Weep not Mother Iran, for every one of your sons and daughters that fall in this battle of good against evil, thousands more will pick up your banner and sing your anthem
Saturday, June 20, 2009
Can these two bob "celebrities" of LA TV stations, still call themselves Iranian? Can they still call themselves human? when they still pretend as if nothing is happening in Iran?
God! I made an exception last night and prayed to you. I asked you to protect Iran's sons and daughters, why did you refuse me?
As the coup masters show no sign of retreat, people become more radical. here they shout 'Death to Khameneii'
Friday, June 19, 2009
This "Most Evil" government has allowed the Islamic Republic to set up its Press TV here in UK to poison the minds of young impressionable Muslims in Europe. London's buses advertise Press TV as the 'Voice for the Voiceless', while the crack down continues in Iran and Iran's bus drivers union leaders are still in jail.
This "Most Evil" government has allowed the Supreme Leader to open an Islamic Centre in Maida Vale, London. This "Most Evil" government has allowed the mad messianic Ayatollah Messbah Yazdi to fund the Islamic Studies Centre in Durham university and extend its tentacles in UK.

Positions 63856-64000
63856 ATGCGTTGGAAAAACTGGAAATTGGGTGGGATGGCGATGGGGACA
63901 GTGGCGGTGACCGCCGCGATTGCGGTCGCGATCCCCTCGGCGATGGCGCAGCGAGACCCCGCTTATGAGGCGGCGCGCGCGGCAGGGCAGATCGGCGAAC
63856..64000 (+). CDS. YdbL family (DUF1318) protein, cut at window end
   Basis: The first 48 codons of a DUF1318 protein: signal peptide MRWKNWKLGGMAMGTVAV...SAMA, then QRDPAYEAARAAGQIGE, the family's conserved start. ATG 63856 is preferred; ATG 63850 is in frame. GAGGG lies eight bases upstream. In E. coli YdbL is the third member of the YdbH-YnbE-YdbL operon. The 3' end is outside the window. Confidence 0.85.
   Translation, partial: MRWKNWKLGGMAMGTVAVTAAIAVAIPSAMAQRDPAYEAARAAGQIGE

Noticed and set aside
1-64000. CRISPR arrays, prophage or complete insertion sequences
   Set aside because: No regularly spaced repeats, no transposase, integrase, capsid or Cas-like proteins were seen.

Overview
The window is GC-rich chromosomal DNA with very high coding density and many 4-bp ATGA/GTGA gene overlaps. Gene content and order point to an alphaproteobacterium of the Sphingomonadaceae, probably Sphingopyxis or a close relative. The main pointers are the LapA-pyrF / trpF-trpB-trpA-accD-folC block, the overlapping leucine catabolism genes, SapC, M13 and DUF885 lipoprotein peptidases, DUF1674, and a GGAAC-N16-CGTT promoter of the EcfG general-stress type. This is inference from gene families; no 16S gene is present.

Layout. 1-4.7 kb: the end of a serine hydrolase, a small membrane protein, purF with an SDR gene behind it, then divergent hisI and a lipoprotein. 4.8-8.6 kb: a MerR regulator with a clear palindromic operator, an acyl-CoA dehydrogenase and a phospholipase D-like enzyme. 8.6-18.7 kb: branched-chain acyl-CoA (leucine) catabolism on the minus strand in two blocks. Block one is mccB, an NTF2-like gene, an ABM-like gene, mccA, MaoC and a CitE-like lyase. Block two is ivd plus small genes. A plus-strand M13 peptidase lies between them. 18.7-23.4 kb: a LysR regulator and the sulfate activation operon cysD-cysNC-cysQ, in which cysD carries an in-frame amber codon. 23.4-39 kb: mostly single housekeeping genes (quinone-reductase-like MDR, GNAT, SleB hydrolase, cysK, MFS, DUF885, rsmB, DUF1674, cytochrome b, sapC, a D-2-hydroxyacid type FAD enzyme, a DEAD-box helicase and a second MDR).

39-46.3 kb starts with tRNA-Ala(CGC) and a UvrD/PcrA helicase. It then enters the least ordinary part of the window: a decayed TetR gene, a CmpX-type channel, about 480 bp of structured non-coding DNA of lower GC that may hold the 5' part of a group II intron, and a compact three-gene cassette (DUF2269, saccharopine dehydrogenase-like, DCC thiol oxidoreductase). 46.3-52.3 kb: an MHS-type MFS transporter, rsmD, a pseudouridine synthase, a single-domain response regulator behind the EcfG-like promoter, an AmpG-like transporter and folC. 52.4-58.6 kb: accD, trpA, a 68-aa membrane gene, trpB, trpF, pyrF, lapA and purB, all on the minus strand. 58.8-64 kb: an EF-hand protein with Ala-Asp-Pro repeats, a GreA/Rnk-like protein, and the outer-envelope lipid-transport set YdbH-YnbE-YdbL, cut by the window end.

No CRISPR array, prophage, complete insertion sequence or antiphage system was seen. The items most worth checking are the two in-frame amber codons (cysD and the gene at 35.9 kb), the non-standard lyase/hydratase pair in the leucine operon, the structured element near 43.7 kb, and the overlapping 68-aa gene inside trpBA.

This "Most Evil" government continues to shy away from outright condemnation of people being beaten to death in the streets of Iran.
Perhaps Most Stupid, would have been more fitting. A Most Stupid government that is easily taken for a ride and has advisors like Baroness Haleh Afshar.
Don't forget to attend the demos wherever you are. Wouldn't it be great if thousands of non-Iranians join in solidarity too. Keep the momentum going!
I am not a spiritual person, can't remember the last time I prayed but tonight I will say a prayer, hoping God will protect the children of Iran.Here is a picture of a club wielding thug contained by the noble and courageous people of Iran:
I was speaking to a friend in Iran and told him I will be speaking at the FPA. I asked him what do you want me to say? He said tell the World: